Hillel’s fellowship encourages Greek involvement

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By Jessica Fischberg, for the Mitzpeh@jfischberg

Students attend Hillel and Alpha Epsilon Phi’s Cupcake Wars on Feb. 22. Cupcake Wars is an example of the programming Hillel creates to engage with Jewish students in Greek life. Photo courtesy of Jessie Cohen.

This year, Talia Orencel, the new director of engagement and social justices at Maryland Hillel, will run the Jews in Greek Life fellowship created three years ago to continue the strong relationship between Hillel and Greek life on campus, according to Maiya Chard-Yaron, the assistant director of Maryland Hillel.

Each semester, Hillel partners with Jewish Greek chapters to host programs such as Shabbat dinners, barbecues, discussion programs, volunteer days and more. Many students in Greek life participate in Hillel programs such as Birthright Israel, Alternative Break, and local service learning programs, Chard-Yaron said.

According to Hillel’s official website, Jews in Greek Life fellows seek to unite Jewish Greeks by reviewing opportunities for community-building and cultivating strong peer leaders. The fellows build leadership skills that allow them to foster growth in both the Greek and Jewish communities on campus.

“Maryland Hillel and Alpha Epsilon Phi have a very strong relationship,”said Raquel Weinberg, the Jewish Outreach chair for Alpha Epsilon Phi. “Many of the sisters are interested in the programs and opportunities that Hillel has to offer because it is a Jewish affiliated sorority.”

As Jewish outreach chair for Alpha Epsilon Phi, Weinberg’s job is to plan events with Hillel, act as the sorority representative at Hillel and encourage members to attend Hillel sponsored events. Alpha Epsilon Phi will continue to plan events with Hillel, the sophomore behavioral and community health major said.

Even though  Orencel will organize a lot of programming with Greek students, many other Hillel staff members will also work closely with fraternities and sororities, Chard-Yaron said. Hillel respects the close bonds that each chapter forms within themselves, but it also hopes to connect the chapters with the Jewish community, life and learning through programming.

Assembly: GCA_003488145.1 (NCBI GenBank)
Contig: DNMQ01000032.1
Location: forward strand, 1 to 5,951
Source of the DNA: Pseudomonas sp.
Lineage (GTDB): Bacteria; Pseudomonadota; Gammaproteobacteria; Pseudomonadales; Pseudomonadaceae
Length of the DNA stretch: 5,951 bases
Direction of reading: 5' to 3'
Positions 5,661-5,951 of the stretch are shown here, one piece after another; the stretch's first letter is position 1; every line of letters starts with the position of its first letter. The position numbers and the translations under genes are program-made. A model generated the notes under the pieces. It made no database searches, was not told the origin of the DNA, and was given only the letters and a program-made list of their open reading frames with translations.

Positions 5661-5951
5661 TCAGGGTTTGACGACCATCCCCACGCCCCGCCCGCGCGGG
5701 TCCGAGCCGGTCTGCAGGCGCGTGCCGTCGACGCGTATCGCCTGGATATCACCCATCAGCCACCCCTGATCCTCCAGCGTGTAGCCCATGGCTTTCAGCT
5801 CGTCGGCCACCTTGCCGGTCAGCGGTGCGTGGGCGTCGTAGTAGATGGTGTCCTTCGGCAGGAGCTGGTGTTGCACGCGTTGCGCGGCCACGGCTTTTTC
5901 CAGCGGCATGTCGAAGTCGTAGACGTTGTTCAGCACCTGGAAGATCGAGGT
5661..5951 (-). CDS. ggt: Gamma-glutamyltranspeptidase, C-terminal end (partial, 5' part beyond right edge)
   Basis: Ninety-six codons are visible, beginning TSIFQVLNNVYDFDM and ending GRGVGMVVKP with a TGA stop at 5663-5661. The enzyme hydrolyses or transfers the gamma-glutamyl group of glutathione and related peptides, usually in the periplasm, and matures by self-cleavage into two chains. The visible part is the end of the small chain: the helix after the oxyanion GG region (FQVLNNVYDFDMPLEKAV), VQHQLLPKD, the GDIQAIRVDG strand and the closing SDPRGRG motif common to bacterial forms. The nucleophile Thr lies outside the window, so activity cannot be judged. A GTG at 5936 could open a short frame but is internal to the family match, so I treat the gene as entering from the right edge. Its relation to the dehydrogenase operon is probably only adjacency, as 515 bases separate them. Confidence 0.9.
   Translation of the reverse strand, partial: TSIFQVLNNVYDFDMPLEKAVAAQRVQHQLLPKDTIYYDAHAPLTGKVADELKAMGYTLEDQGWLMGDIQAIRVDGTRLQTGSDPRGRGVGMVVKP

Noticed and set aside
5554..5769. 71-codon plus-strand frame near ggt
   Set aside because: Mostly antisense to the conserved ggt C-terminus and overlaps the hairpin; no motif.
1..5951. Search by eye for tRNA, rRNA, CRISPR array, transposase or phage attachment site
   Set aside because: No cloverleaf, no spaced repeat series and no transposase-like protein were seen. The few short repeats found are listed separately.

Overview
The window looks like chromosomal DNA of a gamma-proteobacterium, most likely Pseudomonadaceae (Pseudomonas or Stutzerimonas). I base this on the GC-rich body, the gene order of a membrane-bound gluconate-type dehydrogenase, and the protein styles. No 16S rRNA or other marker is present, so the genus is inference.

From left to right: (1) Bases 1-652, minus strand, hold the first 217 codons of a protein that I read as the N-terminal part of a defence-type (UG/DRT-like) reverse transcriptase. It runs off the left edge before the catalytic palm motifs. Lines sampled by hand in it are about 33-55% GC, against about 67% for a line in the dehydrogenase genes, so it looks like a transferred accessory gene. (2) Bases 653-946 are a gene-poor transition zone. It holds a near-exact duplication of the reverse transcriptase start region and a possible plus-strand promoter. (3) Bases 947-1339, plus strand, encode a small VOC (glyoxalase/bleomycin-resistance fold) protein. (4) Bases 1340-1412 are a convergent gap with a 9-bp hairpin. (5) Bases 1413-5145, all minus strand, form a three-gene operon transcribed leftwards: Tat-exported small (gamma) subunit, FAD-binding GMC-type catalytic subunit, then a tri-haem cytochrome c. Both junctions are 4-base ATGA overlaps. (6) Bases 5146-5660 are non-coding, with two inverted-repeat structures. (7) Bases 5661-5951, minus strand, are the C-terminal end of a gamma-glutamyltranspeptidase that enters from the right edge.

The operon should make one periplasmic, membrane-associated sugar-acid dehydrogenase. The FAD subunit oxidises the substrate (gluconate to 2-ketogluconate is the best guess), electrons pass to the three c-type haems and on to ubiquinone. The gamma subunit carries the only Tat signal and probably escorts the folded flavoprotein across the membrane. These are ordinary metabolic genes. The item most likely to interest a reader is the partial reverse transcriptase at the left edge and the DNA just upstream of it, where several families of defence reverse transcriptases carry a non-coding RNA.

Hillel not only works with Jewish affiliated chapters, but also with Jewish students in chapters that are not Jewish-affiliated. Hillel has done many cultural education programs in those houses to help Jewish students share their cultural and religious traditions with other students in their chapter, Chard-Yaron said.

“Hillel is very good at reaching out to Jewish students in Greek life and encouraging them to go on Birthright and to participate in other Jewish programs on campus,” Weinberg said.

This past summer, Hillel sponsored two Greek Birthright buses, in addition to another Birthright bus of students not in Greek life. Hillel looks forward to continuing its Greek Birthright program every year, Chard-Yaron said.

“This is the third year of the Jews in Greek Life program and we are excited for it to continue to grow and provide opportunities for Jewish students in Greek life to build community and connect with Judaism on their own terms,” Chard-Yaron said.

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